Quote:
Originally Posted by WannaBeOrganic View Post
So you don't sell compost. Sounds more like you're an acedemic. Maybe a professor.
Once again, you go and make incorrect assumptions about me ... you fit right in with some of the regs here. I've been in the field for 16 years now and have done a little bit of everything from maint. to management. Much of my work over the years has focused on irrigation, and how to effectively manage both my water and soil resources in order to get the maximum naturally supplied benefits while minimizing inputs into the system (i.e. building sustainable systems). Consulting is a relatively new direction for me, which I have been transitioning to over the past 4 years or so.

Quote:
Originally Posted by WannaBeOrganic View Post
So you come here and take your frustrations out on a bunch of people that primarily make their living by providing lawn care services and belittle them with comments like "fert and squirt guys" because they're trying to learn how to adapt to organic lawn care and get their clients to convert.
There you go talking about Marcos again. FYI, fert and squirt is an accurate term, and one "they" use to describe themselves.

Quote:
Originally Posted by WannaBeOrganic View Post
They can't transition clients to a service that will make their lawns look worse than they did before. Most people won't stick around for that. The clients would cancel their contracts and these guys would lose revenue which is kinda important to people that don't get stipends or grant money. So they try and learn from others and share what they have learned and avoid the snake oil salesmen that jumped into this area. Even a lot of the research doesn't agree.
Research on what? Maximizing crop yield utilizing a particular management protocol, or perhaps managing sports turf? None of these directly apply to residential/commercial landscapes. Yes, studies done in these areas are extremely valuable, but one must understand the different goals of each. Both of the aforementioned systems are highly managed, far beyond ANY residential/commercial landscapes needs, and have drastically different end goals. You need to distinguish what can be usefully applied to landscapes and what needs to stay with Ag and sports turf.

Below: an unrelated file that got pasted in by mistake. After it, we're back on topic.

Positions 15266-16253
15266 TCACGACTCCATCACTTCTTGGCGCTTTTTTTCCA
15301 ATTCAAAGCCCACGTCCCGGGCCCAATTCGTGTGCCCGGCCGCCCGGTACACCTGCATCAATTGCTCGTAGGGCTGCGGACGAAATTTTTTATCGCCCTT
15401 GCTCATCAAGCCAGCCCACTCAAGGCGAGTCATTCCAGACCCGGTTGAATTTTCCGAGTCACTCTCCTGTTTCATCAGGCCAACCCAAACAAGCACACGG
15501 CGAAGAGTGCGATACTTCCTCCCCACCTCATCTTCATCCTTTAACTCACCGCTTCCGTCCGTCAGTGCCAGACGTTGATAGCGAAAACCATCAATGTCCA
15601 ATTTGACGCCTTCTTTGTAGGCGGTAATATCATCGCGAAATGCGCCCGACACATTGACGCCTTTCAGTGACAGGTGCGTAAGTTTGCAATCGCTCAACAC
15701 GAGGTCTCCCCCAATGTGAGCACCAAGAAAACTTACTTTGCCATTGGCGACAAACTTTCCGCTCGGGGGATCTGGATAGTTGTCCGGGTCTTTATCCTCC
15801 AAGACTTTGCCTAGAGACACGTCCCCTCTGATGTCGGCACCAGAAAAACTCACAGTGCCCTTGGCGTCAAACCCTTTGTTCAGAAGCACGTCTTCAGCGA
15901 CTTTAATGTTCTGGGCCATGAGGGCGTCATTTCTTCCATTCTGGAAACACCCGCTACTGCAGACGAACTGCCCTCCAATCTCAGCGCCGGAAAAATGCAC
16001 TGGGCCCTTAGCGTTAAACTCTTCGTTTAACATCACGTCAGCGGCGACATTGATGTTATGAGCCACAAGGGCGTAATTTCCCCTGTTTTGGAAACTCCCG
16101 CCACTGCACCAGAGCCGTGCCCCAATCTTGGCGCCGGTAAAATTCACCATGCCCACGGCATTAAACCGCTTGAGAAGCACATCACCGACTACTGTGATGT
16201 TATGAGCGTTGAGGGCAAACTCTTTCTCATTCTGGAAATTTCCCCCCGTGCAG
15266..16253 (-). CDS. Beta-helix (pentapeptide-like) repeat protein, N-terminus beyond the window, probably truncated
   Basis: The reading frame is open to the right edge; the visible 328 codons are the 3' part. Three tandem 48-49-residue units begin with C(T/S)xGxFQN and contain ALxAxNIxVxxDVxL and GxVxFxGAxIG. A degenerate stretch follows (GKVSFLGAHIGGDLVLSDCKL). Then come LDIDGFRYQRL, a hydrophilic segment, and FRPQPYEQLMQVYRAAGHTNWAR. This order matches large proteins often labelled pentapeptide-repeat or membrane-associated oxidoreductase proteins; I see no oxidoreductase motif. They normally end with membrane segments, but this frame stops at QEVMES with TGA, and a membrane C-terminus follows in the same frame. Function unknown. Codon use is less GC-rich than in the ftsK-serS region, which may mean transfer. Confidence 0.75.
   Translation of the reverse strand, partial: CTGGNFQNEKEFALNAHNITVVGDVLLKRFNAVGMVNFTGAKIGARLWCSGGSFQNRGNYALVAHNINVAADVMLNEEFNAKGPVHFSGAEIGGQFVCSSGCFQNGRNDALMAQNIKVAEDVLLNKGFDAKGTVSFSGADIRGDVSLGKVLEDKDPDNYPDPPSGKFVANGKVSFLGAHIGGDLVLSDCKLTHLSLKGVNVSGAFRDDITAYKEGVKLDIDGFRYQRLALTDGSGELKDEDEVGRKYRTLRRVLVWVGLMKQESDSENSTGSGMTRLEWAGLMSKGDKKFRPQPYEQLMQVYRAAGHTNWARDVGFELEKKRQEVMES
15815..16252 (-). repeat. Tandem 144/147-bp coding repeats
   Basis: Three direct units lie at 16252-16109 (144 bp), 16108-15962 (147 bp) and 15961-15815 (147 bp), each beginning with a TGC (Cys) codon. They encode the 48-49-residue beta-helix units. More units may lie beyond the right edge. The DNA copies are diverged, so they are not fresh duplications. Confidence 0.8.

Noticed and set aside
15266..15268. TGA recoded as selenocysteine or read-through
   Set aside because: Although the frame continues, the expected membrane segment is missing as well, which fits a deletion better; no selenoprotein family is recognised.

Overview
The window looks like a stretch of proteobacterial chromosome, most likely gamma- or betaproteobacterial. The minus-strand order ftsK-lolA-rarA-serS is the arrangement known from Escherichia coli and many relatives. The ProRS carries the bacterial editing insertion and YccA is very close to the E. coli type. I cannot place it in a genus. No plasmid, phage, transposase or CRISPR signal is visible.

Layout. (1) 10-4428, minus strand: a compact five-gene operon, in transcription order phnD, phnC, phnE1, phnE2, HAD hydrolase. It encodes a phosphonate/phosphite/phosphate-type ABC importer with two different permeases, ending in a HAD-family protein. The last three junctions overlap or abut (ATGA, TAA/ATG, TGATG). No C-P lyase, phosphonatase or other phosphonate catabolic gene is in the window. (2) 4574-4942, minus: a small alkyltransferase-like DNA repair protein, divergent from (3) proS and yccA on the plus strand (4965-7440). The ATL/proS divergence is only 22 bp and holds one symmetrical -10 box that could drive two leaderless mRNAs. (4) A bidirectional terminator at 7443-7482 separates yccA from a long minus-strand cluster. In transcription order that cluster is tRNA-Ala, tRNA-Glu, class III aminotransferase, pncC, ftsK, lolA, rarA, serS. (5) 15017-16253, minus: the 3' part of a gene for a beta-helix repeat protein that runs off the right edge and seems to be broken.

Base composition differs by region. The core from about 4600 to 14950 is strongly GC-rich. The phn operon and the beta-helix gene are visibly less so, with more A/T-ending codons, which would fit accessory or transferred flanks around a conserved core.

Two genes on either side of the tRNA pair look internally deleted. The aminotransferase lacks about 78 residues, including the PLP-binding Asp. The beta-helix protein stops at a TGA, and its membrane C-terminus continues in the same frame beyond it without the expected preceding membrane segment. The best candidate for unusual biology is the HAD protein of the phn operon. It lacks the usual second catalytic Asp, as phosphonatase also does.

Quote:
Originally Posted by WannaBeOrganic View Post
You come across as an idealogue. In practice, you can't go from one extreme to the other and expect to maintain profitability and results. If you know a way to do it, I'm sure people here would love to hear it. You're not in the business so you don't seem to have a balanced view and it looks like some people are getting tired of it.
Once again ....... WRONG. I will recommend bridge programs where appropriate and will also recommend herbicides when there are no other reasonable options. Is everything I recommend sustainable ......... NO! That however does not stop me from trying to build the most naturally sustainable system I can. I don't look for the easy way out nor do I use band aid approaches. I look for and build long term sustainable solutions to very real problems. I find it funny how you pretend to know so much about me, and yet be SO far off base. I think I have to agree with Natty here on where this is coming from.